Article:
Adnoc lowers selling price following collapse of Opec deal

The move mirrors similar pricing changes made by Saudi Aramco, which slashed prices on Sunday

An oil pipeline control head sits on display outside the entrance to the Abu Dhabi National Oil Company (ADNOC) headquarters in Abu Dhabi, United Arab Emirates, on Thursday, Feb. 22, 2018. Adnoc is seeking to create world’s largest integrated refinery and petrochemical complex at Ruwais. Photographer: Christopher Pike/Bloomberg
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Abu Dhabi National Oil Company lowered the price for its flagship Murban crude by $11.70 per barrel to $56.10 per barrel for February, the company said in a note to its customers. The UAE's largest producer followed Saudi Arabia's lead in offering discounts to buyers following the collapse of the Opec+ pact.

Adnoc, which currently prices its crude retroactively, had previously set the selling price for Murban, its main crude grade, at $67.80 per barrel in January.

"Adnoc has always sets a fair and reasonable retroactive price for its crude that is consistent with market conditions," the company told its clients in a statement.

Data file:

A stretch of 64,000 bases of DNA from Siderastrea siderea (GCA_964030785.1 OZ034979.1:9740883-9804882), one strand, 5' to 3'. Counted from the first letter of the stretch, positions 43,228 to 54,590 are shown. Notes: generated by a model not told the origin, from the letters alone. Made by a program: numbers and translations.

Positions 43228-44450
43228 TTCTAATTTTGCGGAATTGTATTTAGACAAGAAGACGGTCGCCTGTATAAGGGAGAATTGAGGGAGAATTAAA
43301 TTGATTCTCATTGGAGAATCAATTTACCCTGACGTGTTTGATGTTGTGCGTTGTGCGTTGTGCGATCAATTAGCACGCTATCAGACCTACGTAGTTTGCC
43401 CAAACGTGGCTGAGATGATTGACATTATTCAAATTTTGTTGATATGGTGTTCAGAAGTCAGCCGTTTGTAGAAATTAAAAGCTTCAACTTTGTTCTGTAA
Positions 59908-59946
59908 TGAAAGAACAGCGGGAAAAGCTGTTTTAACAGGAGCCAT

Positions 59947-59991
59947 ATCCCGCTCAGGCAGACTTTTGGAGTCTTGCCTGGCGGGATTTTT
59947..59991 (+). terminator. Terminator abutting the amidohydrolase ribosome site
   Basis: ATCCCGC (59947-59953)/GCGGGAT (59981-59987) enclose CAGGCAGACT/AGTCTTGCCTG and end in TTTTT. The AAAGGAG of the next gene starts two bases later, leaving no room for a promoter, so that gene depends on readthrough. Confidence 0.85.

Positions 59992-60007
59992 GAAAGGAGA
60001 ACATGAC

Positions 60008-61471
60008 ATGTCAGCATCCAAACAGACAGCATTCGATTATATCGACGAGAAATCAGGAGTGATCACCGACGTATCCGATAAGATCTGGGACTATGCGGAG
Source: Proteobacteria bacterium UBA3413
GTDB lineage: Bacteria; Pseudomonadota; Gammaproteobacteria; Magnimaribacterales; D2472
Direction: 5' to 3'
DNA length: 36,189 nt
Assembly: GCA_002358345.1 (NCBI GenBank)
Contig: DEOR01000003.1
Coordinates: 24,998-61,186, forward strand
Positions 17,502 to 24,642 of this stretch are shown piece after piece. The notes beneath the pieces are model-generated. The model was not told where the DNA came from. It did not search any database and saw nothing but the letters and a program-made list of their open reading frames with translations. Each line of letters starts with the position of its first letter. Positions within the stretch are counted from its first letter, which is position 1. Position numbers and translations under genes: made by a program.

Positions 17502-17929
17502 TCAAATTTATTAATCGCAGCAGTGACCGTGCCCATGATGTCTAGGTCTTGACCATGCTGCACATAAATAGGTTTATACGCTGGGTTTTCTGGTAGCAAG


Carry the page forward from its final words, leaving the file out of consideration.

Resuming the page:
"We can assure our customers that this practice will continue," it added.

The state-owned producer also cut its official selling prices for other crude grades for February.

The move mirrors action taken by Saudi Arabia's state-owned oil producer Saudi Aramco, which issued guidance to the market on Sunday that it would reduce its selling price to Asia by $4 to $6 per barrel, much higher than the cut of $2 per barrel expected by analysts prior to the Opec meeting in Vienna last week.

The move comes amid plans by Riyadh to significantly ramp up production to as much as 10.5 million barrels per day following the collapse of the Opec+ alliance consisting of Opec members and non-Opec countries led by Russia, who could not agree on a proposal to cut an additional 1.5 million bpd from global supply last week.

The discounts on Aramco’s Arab Light crude grade for Asian buyers are the steepest so far. Saudi Arabia also lowered the prices of its crude grade for customers in the US, Europe and the Mediterranean by up to $7 to $8 per barrel.

Oil prices crashed nearly 31 per cent during early trading hours on Monday, the steepest daily drop since the Gulf War in 1991. Brent, the most widely traded commodity, was down 21.45 per cent to $35.56 per barrel at 5.28pm UAE time, while West Texas Intermediate was down 21.27 per cent at $32.50 per barrel.